Any proof of bias by the employer against this protected class can help. Comments by decision-makers that show the intent to discriminate against people in your protected class are sometimes sufficient. Sometimes company policies show that the employer was biased against the protected class. For example, some companies have written policies stating workers must be 100% healed from injuries or disabilities before returning to work, even if they are ready to return earlier. Those policies are likely evidence of the employer’s discriminatory intent.
What other factors suggest discrimination?
Other factors include things like if the employer has a well-documented history of discrimination, whether the employer can state a logical, coherent non-discriminatory reason for firing the employee, and statements to the press and to shareholders about company employment practices.
What is wrongful termination based on retaliation?
Retaliation is when an employee is fired as a means of revenge for exercising a legal right. This includes filing a discrimination or harassment complaint, requesting maternity leave, filing a workers’ compensation claim, and blowing the whistle on certain unlawful behavior.
If you are fired from your job because of the reasons above or something similar, you may have a retaliation claim. Retaliation claims are some of the strongest employment claims, because the facts are often hard for the employer to dispute. Contact an Austin wrongful termination lawyer immediately.
How do I prove I was fired as part of retaliation?
You will need to be able to establish the following elements:
- You were engaged in a legally protected activity (reporting illegal discrimination, fraud on the federal government or Texas Medicaid, reporting an issue of patient safety in a hospital or facility setting);
- You were fired due to this protected activity; and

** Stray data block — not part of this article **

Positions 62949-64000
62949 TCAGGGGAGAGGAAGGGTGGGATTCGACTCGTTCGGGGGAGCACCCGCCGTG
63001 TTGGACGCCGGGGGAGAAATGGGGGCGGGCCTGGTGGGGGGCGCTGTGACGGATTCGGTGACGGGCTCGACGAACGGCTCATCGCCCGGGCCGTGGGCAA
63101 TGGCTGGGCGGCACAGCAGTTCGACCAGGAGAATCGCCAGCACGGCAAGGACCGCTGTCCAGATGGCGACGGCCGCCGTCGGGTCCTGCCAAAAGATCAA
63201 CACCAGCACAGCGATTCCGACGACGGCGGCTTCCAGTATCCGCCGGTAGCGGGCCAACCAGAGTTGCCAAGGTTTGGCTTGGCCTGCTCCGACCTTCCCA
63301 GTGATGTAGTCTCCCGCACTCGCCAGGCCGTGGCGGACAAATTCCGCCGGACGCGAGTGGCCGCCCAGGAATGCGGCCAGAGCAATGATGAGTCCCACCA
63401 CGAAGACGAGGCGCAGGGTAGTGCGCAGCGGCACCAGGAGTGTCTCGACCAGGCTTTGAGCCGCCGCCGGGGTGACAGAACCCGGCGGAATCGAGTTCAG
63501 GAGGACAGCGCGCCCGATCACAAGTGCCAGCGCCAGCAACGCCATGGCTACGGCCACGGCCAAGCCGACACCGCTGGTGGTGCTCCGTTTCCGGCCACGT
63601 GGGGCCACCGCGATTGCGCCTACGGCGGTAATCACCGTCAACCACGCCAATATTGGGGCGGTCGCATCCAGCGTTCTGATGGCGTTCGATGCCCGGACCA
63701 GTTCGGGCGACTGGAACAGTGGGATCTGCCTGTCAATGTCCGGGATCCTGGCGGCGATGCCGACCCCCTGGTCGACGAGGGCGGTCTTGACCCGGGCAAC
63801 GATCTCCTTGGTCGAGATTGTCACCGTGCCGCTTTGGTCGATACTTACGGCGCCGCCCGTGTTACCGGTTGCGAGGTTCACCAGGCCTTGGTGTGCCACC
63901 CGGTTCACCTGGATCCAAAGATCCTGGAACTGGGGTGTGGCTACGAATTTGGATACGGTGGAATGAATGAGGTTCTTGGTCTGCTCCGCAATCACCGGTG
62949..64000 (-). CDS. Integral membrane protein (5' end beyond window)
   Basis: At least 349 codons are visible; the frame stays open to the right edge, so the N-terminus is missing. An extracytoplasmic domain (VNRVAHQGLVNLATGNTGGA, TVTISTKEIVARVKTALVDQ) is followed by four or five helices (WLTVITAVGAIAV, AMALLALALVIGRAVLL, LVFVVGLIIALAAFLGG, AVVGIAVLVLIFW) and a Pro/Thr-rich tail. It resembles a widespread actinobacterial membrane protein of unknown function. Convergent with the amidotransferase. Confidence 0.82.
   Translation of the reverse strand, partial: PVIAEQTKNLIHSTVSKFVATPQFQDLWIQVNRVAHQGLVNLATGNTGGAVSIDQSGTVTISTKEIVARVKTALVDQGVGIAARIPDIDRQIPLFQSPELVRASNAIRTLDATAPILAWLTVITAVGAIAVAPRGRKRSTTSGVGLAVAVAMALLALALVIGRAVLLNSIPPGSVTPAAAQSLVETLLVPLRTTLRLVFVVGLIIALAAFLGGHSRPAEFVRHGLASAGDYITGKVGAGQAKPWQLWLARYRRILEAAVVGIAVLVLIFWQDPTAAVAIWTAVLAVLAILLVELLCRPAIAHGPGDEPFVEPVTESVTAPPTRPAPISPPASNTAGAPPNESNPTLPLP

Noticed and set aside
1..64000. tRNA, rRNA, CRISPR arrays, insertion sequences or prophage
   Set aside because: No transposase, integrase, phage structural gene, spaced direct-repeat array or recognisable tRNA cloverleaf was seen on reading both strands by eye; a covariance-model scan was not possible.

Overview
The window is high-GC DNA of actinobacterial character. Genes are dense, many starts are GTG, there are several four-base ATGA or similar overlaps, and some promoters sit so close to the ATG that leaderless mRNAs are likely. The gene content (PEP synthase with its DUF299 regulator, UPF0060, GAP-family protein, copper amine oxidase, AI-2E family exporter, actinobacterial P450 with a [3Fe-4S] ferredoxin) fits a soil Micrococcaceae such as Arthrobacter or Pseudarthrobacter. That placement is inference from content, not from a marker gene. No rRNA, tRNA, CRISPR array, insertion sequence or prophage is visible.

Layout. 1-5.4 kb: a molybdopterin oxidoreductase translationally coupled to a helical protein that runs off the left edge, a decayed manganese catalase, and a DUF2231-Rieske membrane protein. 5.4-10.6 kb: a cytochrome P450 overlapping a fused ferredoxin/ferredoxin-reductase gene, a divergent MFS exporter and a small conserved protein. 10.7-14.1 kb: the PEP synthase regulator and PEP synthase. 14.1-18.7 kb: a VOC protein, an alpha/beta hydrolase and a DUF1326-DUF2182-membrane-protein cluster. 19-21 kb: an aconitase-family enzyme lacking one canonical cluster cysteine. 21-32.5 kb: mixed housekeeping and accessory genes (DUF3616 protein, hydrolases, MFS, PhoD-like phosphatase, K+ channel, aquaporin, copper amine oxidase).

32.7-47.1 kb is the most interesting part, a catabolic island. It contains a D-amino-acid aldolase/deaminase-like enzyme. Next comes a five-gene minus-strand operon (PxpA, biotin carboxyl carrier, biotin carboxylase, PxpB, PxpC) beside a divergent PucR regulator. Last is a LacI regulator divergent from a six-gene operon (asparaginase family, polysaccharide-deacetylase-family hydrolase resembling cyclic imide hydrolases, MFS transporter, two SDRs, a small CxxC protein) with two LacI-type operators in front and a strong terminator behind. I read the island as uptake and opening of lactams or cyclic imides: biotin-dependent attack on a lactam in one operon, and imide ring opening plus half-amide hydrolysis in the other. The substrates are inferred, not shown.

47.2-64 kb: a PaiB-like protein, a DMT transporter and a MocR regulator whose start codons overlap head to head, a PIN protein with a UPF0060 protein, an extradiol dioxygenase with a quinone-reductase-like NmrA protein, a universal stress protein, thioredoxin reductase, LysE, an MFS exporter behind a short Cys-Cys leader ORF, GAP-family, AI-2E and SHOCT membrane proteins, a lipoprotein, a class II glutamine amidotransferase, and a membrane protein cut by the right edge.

- The two are causally related.
I’m pretty confident I have been a victim of wrongful termination, what do I do now?
Take action! Losing your job can be very stressful especially when you are fired for illegal reasons. You should contact an Austin wrongful termination lawyer immediately to move forward.
Deadlines vary, but in Texas some deadlines are as short as 60 days. Some claims require filing with administrative agencies like the Texas Workforce Commission (TWC) or the Equal Employment Opportunity Commission (EEOC) before going to court.
I was fired for being pregnant, is that against the law?
Pregnancy discrimination has been against the law since 1978. Pregnant workers who get fired or not offered the same accommodations as other workers who need extra time or flexible schedules should demand justice immediately.
I was fired for illegal reasons two months ago, is it too late to make a claim?
No. For most discrimination claims, Texas employees have 180 days to file a complaint with the TWC and 300 days with the EEOC. Some claims (like breach of contract, unpaid overtime, healthcare fraud whistleblower) have far longer deadlines, some as long as three or four years. However, you should take action as soon as possible to ensure you do not miss any deadlines. Contact an Austin wrongful termination lawyer.
What kind of compensation can I expect in a wrongful termination case?
What you can recover as damages from your wrongful termination lawsuit depends on the statutes your employer violated. In most cases, there are three types of damages victims can recover:
- Economic damages: back pay and front pay for missed work and lost benefits;
- Compensatory damages: emotional harm and mental anguish suffered as part of the termination, costs for therapy and other treatment; and
- Punitive damages: an amount necessary to punish the employer so that such wrongful termination never happens again.